The A5 EMOD has seven positions of adjustability. Fully extended, the length of pull (LOP) is 15.25”—longer than an A2 stock for those who need it. Moving in to Position 5 (the receiver extension is marked with the number visible through a witness hole on the EMOD stock) yield about the same LOP of a standard A2 stock. Position 2 puts results in about the same length as an A1 fixed stock. All the way collapsed gives a LOP of 12.38” or about the same length as the third position out on a four-position M4 stock. The fully collapsed A5 stock setup takes the overall length of a rifle with a 20” barrel down to 37.25” or about 2.25” shorter than a fixed A2 stock rifle.

VLTOR’s A5 stock conversion is supplied with the company’s Enhanced Modified, or “EMOD” stock. Among the stock’s features are a battery compartment. 

Besides LOP issues, another problem the VLTOR A5 system fixes is eye relief when using optics. When placing an ACOG far enough forward on a flat top receiver to put a backup sight behind it, it’s often hard to get the proper eye relief with a fixed A2 stock. Bringing the VLTOR in a few clicks on our FN 15 test rifle, fitted with the 4x32 ACOG and the MaTech backup iron sight, fixed this.

VLTOR’s A5 stock conversion is supplied with the company’s Enhanced Modified, or “EMOD” stock, which features two waterproof compartments for storing the CR123 batteries used in many electronic sights.  

The price of modularity? All of the components for the A5 kit weigh just 3.4 ozs. heavier than an A2 stock, receiver extension, spring and buffer. The complete kit with stock retails for $215.

In Marine Corps testing, VLTOR’s A5 stock provided as reliable as a fixed stock M16A4. While some VLTOR A5-equipped M16s were used in the field, the M16A5 was not to be. The Marines decided to go with the M4 carbine to replace their M16.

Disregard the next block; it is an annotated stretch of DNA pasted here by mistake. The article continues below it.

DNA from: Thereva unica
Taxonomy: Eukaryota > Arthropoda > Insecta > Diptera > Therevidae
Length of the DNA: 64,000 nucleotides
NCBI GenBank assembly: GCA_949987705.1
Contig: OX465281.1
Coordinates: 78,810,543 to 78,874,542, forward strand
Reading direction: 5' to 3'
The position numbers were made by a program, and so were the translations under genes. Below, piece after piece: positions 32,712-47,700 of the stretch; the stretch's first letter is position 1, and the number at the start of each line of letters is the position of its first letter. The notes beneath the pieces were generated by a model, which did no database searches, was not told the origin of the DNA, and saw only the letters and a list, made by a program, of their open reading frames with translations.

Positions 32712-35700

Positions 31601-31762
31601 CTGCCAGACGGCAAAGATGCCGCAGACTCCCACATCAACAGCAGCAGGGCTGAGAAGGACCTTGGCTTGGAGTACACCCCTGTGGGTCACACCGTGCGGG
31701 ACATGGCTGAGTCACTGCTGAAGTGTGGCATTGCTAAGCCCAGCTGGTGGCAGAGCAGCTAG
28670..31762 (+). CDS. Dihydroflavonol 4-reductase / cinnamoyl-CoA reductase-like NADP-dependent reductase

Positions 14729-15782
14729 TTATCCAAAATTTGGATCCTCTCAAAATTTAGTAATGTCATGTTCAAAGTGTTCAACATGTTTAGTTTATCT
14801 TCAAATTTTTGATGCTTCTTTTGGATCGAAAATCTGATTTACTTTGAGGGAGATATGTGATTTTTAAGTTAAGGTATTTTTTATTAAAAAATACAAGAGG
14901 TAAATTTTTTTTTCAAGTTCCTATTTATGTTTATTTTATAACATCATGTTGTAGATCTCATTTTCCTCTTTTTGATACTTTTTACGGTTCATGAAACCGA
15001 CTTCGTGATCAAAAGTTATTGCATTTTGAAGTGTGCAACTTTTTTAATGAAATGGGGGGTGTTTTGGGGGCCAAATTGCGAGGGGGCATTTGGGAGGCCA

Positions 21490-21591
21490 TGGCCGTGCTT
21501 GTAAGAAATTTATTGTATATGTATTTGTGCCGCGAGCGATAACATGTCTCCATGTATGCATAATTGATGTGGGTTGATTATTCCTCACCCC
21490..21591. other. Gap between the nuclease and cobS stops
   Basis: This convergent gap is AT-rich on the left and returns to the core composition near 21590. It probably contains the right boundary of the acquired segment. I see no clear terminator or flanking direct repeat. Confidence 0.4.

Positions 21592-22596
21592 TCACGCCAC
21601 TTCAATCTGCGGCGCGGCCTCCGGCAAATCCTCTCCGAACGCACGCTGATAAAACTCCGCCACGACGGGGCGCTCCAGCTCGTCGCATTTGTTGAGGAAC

The VLTOR A5 stock kit fixes the same problem in the civilian world that it did in the military. It gives the owner of a 20” barreled rifle an adjustable length of pull without sacrificing reliability. It is also an upgrade for shorter barreled M4-style carbines, where VLTOR claims it will slow down the cyclic rate and improve reliability. And for those who have to have a clone of every rifle in the U.S. arsenal, they can use the VLTOR kit to build the A5, the M16 that never was.


Remington X Custom FTW Boddington
Remington X Custom FTW Boddington

Remembering The Remington 700 At FTW Ranch

Remington seems to have risen from the ashes, and a new company has emerged under the RemArms name, but before the lights went out at Remington's Custom Shop, American Rifleman contributor Craig Boddington joined industry professionals at FTW Ranch to put its rifles through the rigors of intense field work.

Henry Donates To Border Patrol Foundation

Henry Repeating Arms supports Border Patrol Foundation (BPF) with funds to help the organization’s mission to honor the memory of fallen U.S. Border Patrol agents.

Rifleman Review: Smith & Wesson CSX

Smith & Wesson's CSX is a different take on the micro-compact 9 mm Luger-chambered pistol concept, one that will appeal to fans of more traditionally built and styled handguns.

New For 2023: Ruger LC Charger

Ruger's expanded its 5.7x28 mm-chambered firearm lineup with its new LC Charger, a large-format pistol based on the company's earlier LC Carbine.

The Rifleman Report: Free Market Innovations

Our country’s innovations in arms design and manufacturing have been key to individual liberty from the earliest days of the Republic. In the modern era, the informal title “America’s rifle” has almost exclusively been applied to the AR-15—and for good reason.

Review: Weatherby Mark V Backcountry 2.0

Roy Weatherby’s timeless Mark V design seems to have only improved with age, even nearly 70 years after its introduction, it remains one of the strongest bolt-actions on the market.


Get the best of American Rifleman delivered to your inbox.